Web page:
The Arab Spring seems like a century ago. Starting in late 2010, there was every reason to believe that it would make the Middle East synonymous with social democracy. With the exception of its most fearful critics, no one could have predicted that it would dissolve into the bloodbath currently engulfing Syria and its neighbors.

So brutal has the situation become that Syria’s civil war rivals the harshest of post- Cold War conflicts for its cruelty. Russia’s two wars in Chechnya seem tame in comparison.

Nothing good has come of it, except, perhaps, the degree to which the conflict has highlighted the plight of the Kurds, and their experiment in Rojava, with anarchist self-rule. Not since the heyday of the kibbutz movement in the early twentieth century has anarchism assumed such significant form in the region.

Though it’s hard to imagine that Rojava will endure – the Kurdish alliance with the US bodes especially negatively, in this regard – its political significance should not go unnoticed either. Rojava’s innovation is part and parcel of the original spirit of the Arab Spring, and the avant-garde impulses it inspires in Middle Easterners.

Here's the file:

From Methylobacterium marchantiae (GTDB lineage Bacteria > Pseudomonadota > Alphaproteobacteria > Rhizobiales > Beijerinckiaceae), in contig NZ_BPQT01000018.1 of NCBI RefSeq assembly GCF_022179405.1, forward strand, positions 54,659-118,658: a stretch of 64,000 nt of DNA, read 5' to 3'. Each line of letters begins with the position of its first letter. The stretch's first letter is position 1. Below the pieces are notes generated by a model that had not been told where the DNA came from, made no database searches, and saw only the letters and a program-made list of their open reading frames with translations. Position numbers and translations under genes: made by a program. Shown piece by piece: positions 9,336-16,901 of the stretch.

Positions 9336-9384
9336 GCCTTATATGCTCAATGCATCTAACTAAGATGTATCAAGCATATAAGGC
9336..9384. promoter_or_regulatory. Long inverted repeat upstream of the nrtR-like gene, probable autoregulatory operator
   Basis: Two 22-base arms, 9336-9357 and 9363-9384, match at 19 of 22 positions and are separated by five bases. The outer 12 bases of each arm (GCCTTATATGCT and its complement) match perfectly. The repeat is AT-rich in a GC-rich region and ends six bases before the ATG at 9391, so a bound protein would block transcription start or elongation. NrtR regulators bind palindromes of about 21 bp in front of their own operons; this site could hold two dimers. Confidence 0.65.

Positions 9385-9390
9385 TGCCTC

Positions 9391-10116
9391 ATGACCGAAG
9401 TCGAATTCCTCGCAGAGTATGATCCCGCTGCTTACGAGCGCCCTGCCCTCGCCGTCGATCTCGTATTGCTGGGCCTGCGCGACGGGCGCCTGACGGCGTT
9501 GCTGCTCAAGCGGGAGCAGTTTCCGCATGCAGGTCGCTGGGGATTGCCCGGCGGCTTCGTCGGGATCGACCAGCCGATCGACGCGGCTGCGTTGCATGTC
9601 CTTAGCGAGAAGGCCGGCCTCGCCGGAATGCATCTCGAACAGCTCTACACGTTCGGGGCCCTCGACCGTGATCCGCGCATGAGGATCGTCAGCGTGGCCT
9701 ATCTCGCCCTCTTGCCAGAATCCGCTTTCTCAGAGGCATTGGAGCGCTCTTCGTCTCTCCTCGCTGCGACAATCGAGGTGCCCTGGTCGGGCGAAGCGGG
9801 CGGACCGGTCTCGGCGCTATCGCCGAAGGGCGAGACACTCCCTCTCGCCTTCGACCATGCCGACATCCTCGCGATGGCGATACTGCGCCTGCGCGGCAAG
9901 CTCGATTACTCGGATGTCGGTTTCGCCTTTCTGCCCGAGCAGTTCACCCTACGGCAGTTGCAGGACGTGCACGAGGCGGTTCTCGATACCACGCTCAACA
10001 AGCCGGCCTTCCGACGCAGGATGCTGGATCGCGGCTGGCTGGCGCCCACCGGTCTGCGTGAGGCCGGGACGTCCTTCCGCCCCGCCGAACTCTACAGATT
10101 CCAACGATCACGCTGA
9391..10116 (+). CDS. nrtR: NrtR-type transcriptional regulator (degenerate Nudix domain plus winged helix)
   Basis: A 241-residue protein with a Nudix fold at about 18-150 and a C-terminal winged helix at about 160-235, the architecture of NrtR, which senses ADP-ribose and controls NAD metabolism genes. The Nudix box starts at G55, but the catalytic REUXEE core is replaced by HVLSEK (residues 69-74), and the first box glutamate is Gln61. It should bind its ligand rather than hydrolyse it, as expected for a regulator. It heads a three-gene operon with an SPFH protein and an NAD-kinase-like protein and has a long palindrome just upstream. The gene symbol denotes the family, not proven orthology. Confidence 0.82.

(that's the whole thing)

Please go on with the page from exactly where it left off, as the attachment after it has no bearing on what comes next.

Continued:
Less noticed are the cultural moments that define the Kurdish Spring. In particular, local music. Ranging from political hip-hop to patriotic sing-alongs, there’s a lot to listen to. Some of it fits in well with regional takes on the American genre, already well-known amongst world music cognoscenti. Other moments feel a lot more traditional, in a stereotypically Folkways sort of way.

Souciant put together a five song playlist, featuring stuff we think is cool. From gangsta rap, to Vivaldi, it’s all there.

 

1. Partizan Rapper

 

2. Bahoz Ciya

 

3. YPG Partisan Song

 

4. The Four Seasons

 

5. Şerîf Omerî

 

Photograph courtesy of Joel Schalit.